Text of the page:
If you’ve been following me on Twitter, Facebook, or even just through this blog, you might have seen that my dad had a wedding recently.
In case you are quite behind the times with me, my mom passed away a few years ago (it was 5 in August–wow!). My dad began hanging out with an old friend (one who was also friends with my mom), and soon became my dad’s companion. (Girlfriend sounds a bit weird when you’re over a certain age–hehe.) At first I was anxious, but she has been very sweet the entire time. She is a great listener and a great partner for my dad. I guess it’s always a bit funny when a parent gets married, but I am happy that my dad has someone to take care of him for the rest of his life, and to keep him content. The annoying part is that there is not a good word to represent the occasion. If I say my dad is getting married, it sounds like my parents were never married. If I say he is getting remarried, it could imply a divorce or some bitterness. Why isn’t there a word for “my mom died, my dad met someone nice to marry, and I am cool with this”? Oh well. The nice part is that I now have a title for her other than my dad’s girlfriend: stepmother. It makes it much easier for introductions!
To help them celebrate, I decided to make them a cake. They had said they weren’t planning on a wedding cake (but don’t be alarmed, they had plenty of desserts to choose from at the reception), so I offered to make a cake for just the two of them. They wanted a vanilla cake with chocolate frosting, much like one of our favorites from this bakery near Baltimore. I made a few cakes and a few frostings on my way to making their wedding cake. The cake was intended for them to cut and enjoy, but they were generous and shared slices with immediate family members, too. Out of a wish to preserve privacy, I won’t share the pictures from the cake cutting, but I will say that the thumbs up from my stepmother with huge smiles from her and my dad were the perfect thank you.
I will admit readily that this is not the best cake that someone could make. I offered to bow out and have them order a cake from a bakery, but they said it meant a lot. So, they got a tasty cake that might not be the ultimate in design or decorating. A cake that only it’s mother could love. If you would like better ideas on making your food look pretty….well, that’s not my specialty but there are many people who are great with that. Feel free to check them out and pass on any tips!
I learned a few things as I made the cake. Even though I made the cake numerous times at home first, it was very different cooking in my dad’s kitchen. His oven was not a good match for this cake. I used cake strips to keep the layers flat and evenly cooked, but they could only do so much. Inside of two nice layers that I could split in half, I had to make the cake a second time, and salvage four layers from the two recipes. Normally I have had trouble making the buttercream, but that was the easiest part!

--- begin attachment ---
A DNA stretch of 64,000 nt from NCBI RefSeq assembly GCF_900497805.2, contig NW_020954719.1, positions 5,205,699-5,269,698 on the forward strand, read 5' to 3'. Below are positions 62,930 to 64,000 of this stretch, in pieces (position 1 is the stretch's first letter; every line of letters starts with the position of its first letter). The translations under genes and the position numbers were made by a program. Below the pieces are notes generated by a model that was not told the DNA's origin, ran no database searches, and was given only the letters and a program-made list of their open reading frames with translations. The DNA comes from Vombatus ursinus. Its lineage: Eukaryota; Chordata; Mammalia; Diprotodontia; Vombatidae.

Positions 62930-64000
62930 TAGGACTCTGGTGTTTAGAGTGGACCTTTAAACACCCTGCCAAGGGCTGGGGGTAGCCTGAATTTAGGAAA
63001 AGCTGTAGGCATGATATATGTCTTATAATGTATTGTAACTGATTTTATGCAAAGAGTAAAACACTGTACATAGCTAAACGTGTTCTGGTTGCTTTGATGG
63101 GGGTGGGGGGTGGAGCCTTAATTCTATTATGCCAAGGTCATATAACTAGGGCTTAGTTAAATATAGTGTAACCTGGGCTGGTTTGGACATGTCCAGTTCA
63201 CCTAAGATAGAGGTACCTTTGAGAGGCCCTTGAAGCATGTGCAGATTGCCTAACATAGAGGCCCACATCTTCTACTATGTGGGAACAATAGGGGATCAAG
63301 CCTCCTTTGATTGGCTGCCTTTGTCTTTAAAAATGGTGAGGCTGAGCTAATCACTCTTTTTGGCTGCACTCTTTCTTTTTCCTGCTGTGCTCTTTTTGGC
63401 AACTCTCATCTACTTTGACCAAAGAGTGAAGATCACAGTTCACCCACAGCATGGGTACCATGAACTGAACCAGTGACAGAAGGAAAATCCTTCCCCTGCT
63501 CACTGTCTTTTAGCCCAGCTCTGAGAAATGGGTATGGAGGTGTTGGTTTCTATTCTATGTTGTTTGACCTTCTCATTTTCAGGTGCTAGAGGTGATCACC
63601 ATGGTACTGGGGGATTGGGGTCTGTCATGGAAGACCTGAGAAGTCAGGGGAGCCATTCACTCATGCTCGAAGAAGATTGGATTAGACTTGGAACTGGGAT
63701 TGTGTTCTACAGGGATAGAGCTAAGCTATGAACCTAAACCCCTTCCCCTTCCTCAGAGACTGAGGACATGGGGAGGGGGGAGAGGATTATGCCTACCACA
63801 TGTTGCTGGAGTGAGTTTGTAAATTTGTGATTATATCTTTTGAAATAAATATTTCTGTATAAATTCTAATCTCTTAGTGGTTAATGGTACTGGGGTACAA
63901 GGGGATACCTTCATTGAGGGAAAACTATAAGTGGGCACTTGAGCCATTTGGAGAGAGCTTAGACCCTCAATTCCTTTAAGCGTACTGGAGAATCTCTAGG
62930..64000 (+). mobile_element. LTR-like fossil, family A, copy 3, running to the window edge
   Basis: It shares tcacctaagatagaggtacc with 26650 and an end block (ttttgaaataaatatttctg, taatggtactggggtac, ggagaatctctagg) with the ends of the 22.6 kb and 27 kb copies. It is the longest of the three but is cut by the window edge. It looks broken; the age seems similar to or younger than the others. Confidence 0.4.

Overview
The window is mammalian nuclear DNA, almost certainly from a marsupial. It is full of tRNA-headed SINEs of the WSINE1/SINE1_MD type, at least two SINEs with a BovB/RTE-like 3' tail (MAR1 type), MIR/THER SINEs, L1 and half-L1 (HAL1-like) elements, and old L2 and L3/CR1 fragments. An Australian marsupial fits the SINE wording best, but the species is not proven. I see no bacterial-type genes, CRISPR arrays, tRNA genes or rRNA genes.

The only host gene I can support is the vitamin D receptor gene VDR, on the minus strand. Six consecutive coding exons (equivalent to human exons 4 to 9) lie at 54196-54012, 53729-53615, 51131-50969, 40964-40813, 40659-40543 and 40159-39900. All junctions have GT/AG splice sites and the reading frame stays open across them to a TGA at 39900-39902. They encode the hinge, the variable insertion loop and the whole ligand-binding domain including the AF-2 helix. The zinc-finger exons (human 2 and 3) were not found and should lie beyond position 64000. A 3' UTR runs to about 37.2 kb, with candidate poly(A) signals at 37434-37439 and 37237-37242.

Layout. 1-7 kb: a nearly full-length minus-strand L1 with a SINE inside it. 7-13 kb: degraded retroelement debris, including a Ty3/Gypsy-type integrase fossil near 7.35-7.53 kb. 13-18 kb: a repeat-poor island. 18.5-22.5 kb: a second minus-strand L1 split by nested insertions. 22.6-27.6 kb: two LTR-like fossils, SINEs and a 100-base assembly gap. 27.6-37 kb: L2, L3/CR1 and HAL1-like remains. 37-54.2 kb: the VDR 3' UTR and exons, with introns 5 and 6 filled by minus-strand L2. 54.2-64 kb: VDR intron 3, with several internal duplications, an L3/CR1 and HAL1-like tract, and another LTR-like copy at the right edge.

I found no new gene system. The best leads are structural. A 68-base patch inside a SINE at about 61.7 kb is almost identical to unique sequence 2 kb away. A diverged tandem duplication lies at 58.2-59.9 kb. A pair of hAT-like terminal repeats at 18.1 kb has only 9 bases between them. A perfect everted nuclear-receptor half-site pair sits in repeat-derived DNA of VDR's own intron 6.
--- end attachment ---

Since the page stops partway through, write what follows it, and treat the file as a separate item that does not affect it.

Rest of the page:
K came over to my dad’s while I was making the second cake (he brought me extra cake flour and moral support). I used K’s eyes to help level all of the layers, and the cake was the straightest, most symmetrical one I had ever made.
Originally I was going to make the cake one day, and the frosting the next day, but I was too worried that I would mess something else up. Instead, I made it all in one day. It worked out fine since normally I make cakes all in one day. The next tricky part was making the decoration for the top. My dad had requested a bridge (they both work in bridge design) for the top. I made a perfect one when I practiced at home, but it was a bit brittle.
I did a mixture of melted white chocolate with vanilla and vegetable oil, but the texture wasn’t quite right so I added some milk, flour, and extra oil until I reached a consistency like play doh.
I formed the bridge on wax paper using a design from their wedding invitation.
Then, I let it dry in the freezer to harden. Before chilling it, I used a spatula to make a break in the middle. This way, when I placed the pieces on the cake, I could hold the entire sections on my spatula. I simply sealed the cracks with some more of the mixture once I was done. The bridge was a surprise, so it was great seeing my stepmother’s reaction to it. My dad helped a bit with the bridge by cutting off two parts of the design that weren’t necessary. Unfortunately, he did this while it was on the cake, creating a few marks on the top. Luckily, we were inventive and created “water” under the bridge. The top seemed a bit empty, so I made a heart to go on top. I was never good with clay, but I started to feel okay with this concoction!
One of my biggest fears was transporting the cake. K drove, I held the cake, and his parents held my cake-decorating supplies and the cake stand. Of course I realized halfway there that I forgot my extra buttercream (in case I needed touch-ups), so I was going to have to do without it. We made it with only some tension around the turns and bumps. I went into the reception hall through the back and after finding the correct table, began setup. The day or so before, when I had to move the cake from the turntable to the cake carrier, I almost dropped the cake on its side because my lifting spatula got caught on foil I had underneath. This time, I did okay, but had to wipe off some extra chocolate frosting on the cake stand. This had the happy result of making me smell like chocolate buttercream for the rest of the day. I nervously left the cake alone until some hours later when it was time to cut it. All went well and I was pleased with my most level cake yet!